Helen Butler understands organisation. A working mother and the mastermind behind Clutter Rescue (a business designed to take mums from busy to balanced), this professional organiser, teacher, blogger and speaker shares with us some of her profound organisational insight.
Where’s the most common place to get started?
“I think most people in their homes pick one or two areas that cause them grief; that can be the pantry, the office, the kids toys – my suggestion is to start in one of those areas. It may actually feel difficult because you might feel overwhelmed with the task ahead, but if you break it down into small steps and you start in that area that’s causing you the most grief, you may well find a domino effect in other areas of your life; it motivates you to continue.”
How long should we allocate to each project?
“It will depend on the size of a task. Take the junk drawer for example – we all have one. We might procrastinate; think it’s going to take us two hours to do when really it’s only going to take us 10 minutes. It’s all about biting the bullet and getting started.
The larger projects where you’re facing complete chaos, like the office or your wardrobe, may take longer to do, but the rewards can be greater. Simply break it down into smaller tasks for yourself or call in a professional to break the back of the project, to kick start you.”
What does it mean to go from Busy to Balanced?
“It means having enough respect for yourself to realise you don’t have to live in a busy, chaotic world. We can still be busy, but in a balanced way. It’s a real choice. It’s a decision and it’s saying ‘I’m actually going to pencil me time into my day’, whether it’s going to the gym, playing with the children or dinner with your partner. Whatever that looks like, that balance; it’s making that conscious choice to respect yourself that is important.”
Why is this so important?
“What you’ll find is when you do step back and you do those things that give you joy, you’re in a much better headspace to deal with whatever is going on in your busy life. In some ways, once it’s part of your weekly schedule, you defend it. For example, I do a meditation class on a Thursday evening and my husband often has work functions on a Thursday evening. For three weeks in a row I didn’t go to my meditations, I looked after our child and did my meditations at home. By the fourth week when he said he had a work function on Thursday night I said, “I’m calling a sitter”. It’s important for me to live my balanced life so therefore the sitter can come for 2 hours, I can go and do my thing and everyone is happy. And I wake up the next day a better person!”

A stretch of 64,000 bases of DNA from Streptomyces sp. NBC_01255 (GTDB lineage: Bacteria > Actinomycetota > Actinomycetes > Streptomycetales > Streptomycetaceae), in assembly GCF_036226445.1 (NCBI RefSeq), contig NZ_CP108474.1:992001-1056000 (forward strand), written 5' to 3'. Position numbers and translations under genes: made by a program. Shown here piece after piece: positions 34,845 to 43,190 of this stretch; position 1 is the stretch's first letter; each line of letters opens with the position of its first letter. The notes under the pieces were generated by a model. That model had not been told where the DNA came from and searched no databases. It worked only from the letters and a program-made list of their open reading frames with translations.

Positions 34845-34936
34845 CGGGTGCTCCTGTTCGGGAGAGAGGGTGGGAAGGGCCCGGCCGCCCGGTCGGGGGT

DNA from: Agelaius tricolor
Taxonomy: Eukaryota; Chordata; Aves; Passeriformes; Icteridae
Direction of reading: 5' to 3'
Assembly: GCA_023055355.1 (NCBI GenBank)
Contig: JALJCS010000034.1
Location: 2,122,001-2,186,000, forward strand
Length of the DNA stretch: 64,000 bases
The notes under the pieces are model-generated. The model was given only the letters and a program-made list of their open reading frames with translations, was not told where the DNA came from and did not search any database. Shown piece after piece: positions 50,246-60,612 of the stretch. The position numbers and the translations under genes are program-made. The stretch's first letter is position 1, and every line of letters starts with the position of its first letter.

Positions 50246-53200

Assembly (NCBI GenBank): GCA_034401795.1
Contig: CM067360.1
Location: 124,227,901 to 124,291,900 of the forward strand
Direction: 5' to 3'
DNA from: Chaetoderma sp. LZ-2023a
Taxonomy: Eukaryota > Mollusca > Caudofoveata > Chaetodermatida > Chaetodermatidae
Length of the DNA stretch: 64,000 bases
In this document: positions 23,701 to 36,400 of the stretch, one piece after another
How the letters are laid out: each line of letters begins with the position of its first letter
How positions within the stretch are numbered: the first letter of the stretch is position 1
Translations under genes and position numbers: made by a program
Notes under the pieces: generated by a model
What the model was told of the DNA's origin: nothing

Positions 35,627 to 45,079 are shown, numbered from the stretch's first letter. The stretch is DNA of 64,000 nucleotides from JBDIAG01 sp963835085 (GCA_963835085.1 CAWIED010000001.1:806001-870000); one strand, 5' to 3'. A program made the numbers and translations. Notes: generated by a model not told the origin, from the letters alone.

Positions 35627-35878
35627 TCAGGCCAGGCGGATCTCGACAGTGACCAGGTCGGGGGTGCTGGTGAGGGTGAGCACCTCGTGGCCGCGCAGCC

What’s your approach to organising?
“When I work with my clients I really try to drill down into three specific areas.
- What is the actual problem that’s going on in the space. Is it bad storage or perhaps there’s no system?
- Are there external reasons why goals are not being reached?
- What are the internal influences?
All three need to be considered to help a client achieve their organising goals. I’ve had people saying ‘my office is driving me nuts’ but they’re busy, they’ve got no management around their money and there’s all these other issues going on, so we look at the external factors that are fanning the flame. Maybe you’re working 60 hours a week, maybe your partner is away a lot, or maybe you’ve got 12 children! There’s lots of external factors that influence us.
It’s also important to look at what’s impacting us internally which reflects on our mindset; maybe we’re suffering from an illness or an injury; maybe we’re caring for elderly family members.
It’s about looking at the practicalities of what the problem is within a holistic framework to work out what you want from your home.
In my experience people want their homes to be their sanctuary. To achieve that goal, it’s really helpful to work out what it is you want from your life taking into account external/internal factors and then live your best life with what you’ve got. If you can work on your mindset, you are half way there. It’s about making a positive and realistic choice.”
What’s the knock on effect of being disorganised?
“Feeling overwhelmed. If you are disorganised you’ll likely feel frazzled and out of control, as though nothing’s going right for you. So even if you choose a small area to be organised (such as the process of getting out of the house on time; having your wardrobe sorted so you can get dressed quickly) you can reduce that feeling of being overwhelmed. Then you’ll be much happier.”
How easy is it to make changes?
“Often we over complicate things. Often I hear my clients’ say that they thought that getting organised was going to be more difficult, or take longer than it really did. Making it overcomplicated makes it harder for us to make the change.